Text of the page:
1. Money

Merit Pay Rewards Performance

By

Formally attired male arms and hands folded on top of a small pile of money

Merit Pay Is Based on Contribution

Copyright Stockbyte / Getty Images
Definition:

Human Resource Management Glossary Index:

A | B | C | D | E | F | G | H | I | J | K | L | M | N | O | P | Q | R | S | T | U | V | W | X | Y | Z

Merit pay is an approach to compensation that rewards the higher performing employees with additional pay or incentive pay. Merit pay has advantages and disadvantages for the employees and the employer. But, all-in-all, merit pay is the best way to reward the employees that you most want to keep. Here's more about why you might want to consider merit pay.

Advantages of Merit Pay

These are reasons why you might want to consider merit pay.

  • Merit pay helps an employer differentiate between the performance of high and low performing employees and reward the performance of the higher performers.

  • Merit pay, unlike profit sharing or similar bonus pay schemes, allows an employer to differentiate between the performance of the company as a whole and the performance of an individual. While many merit pay programs also provide an overall reward that is distributed to all employees, to promote such values as team work, a portion of the available compensation is reserved for strong performers.

  • Merit pay also provides a vehicle for an employer to recognize individual performance on a one time basis. This is useful for rewarding employees who may have participated in a one-time project such as implementing a new HRIS or opening up a new sales territory.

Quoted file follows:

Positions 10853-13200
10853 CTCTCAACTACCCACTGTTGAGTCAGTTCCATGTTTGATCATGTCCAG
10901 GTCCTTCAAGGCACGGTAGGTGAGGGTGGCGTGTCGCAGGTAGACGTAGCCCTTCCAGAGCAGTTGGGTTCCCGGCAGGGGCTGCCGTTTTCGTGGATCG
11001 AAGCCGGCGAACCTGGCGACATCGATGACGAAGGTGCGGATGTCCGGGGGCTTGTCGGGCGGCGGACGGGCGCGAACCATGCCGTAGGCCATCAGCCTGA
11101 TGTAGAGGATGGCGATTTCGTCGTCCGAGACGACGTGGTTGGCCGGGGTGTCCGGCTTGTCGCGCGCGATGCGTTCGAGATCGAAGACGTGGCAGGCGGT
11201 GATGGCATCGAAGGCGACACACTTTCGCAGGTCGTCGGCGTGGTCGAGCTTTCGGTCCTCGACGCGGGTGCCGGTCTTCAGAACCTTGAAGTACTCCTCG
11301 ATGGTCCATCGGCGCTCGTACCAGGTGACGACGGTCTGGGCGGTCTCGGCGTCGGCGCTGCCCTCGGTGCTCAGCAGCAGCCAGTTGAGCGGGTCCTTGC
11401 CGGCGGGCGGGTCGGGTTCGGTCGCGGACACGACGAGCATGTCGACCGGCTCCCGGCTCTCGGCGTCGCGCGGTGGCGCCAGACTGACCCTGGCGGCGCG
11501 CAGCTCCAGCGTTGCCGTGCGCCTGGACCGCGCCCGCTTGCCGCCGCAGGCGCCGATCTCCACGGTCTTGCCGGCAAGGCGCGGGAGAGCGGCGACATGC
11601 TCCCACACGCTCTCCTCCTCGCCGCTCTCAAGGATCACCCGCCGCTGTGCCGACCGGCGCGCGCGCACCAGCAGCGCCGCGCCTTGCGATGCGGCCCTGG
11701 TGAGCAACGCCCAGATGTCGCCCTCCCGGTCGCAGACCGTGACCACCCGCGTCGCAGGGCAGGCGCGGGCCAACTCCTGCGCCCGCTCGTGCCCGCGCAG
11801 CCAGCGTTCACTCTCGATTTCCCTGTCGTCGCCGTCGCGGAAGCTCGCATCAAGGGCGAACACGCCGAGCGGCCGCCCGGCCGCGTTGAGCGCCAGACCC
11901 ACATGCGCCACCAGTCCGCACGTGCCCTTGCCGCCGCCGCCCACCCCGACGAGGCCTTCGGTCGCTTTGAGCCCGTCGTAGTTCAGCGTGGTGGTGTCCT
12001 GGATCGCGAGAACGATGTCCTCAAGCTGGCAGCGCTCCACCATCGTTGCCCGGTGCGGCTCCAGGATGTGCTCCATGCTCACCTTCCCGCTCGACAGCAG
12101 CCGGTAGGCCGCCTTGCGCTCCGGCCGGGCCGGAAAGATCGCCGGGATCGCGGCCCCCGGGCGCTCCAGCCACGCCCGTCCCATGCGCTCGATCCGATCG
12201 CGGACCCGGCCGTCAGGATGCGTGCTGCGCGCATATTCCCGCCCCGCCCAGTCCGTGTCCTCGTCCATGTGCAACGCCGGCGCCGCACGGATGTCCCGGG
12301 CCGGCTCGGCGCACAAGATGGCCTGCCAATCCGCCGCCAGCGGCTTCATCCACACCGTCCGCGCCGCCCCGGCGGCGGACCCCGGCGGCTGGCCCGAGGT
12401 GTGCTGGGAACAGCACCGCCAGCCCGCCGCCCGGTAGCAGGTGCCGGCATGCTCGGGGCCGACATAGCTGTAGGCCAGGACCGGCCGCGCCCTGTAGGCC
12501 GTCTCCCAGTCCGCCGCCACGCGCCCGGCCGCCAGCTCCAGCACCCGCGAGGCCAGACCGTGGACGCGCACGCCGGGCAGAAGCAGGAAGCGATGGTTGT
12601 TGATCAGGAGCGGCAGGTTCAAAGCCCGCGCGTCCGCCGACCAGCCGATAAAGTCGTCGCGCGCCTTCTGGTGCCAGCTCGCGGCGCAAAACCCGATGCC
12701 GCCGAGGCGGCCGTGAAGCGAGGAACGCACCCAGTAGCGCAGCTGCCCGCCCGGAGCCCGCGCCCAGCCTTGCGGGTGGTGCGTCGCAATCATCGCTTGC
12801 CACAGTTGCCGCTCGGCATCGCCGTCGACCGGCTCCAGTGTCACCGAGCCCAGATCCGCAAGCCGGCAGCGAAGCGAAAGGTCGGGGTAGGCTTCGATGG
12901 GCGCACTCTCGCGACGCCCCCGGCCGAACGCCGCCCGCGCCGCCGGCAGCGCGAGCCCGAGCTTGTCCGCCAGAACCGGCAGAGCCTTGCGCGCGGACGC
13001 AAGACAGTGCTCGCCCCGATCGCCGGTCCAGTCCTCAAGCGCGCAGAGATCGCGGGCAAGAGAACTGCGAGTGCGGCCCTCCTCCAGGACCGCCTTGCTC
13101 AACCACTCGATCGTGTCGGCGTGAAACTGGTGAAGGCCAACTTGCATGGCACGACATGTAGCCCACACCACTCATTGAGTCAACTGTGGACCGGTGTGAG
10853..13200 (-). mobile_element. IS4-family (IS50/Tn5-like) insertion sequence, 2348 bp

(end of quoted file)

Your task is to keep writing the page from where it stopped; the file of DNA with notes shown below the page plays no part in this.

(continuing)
Disadvantages and Challenges Inherent in Merit Pay

These are the challenges employers experience with merit pay.

  • There is no way, with 100% accuracy, to differentiate the performance of various employees to determine deservers of merit pay. The most desirable accomplishments and contributions are almost never measurable so the manager's or supervisor's opinion remains a constant in determining merit pay.

  • The amount of time and energy that organizations invest in an attempt to make performance measurable for merit pay, including developing competencies, measurements, base lines for performance, and so forth, is better spent on delivering service for customers.

  • Given the limitations of metrics, the ability of the supervisor to communicate to each employee the value of his or her contribution, and what superior performance worthy of merit pay entails, is an ongoing challenge. Some supervisors communicate better than others and communication about what entails superior performance is easier in some jobs than others.

Even with the limitations that exist in the awarding of merit pay, merit pay is your best opportunity to ensure that your outstanding performers remain with your company and continue to make their astonishing contributions. Nothing demotivates a high performer faster than knowing that employees who have contributed much less in the organization, have received the same pay increase or bonus.

More About the Glossary

Submit a word for the Glossary | Complete Glossary

Also Known As: variable compensation, variable pay

©2014 About.com. All rights reserved.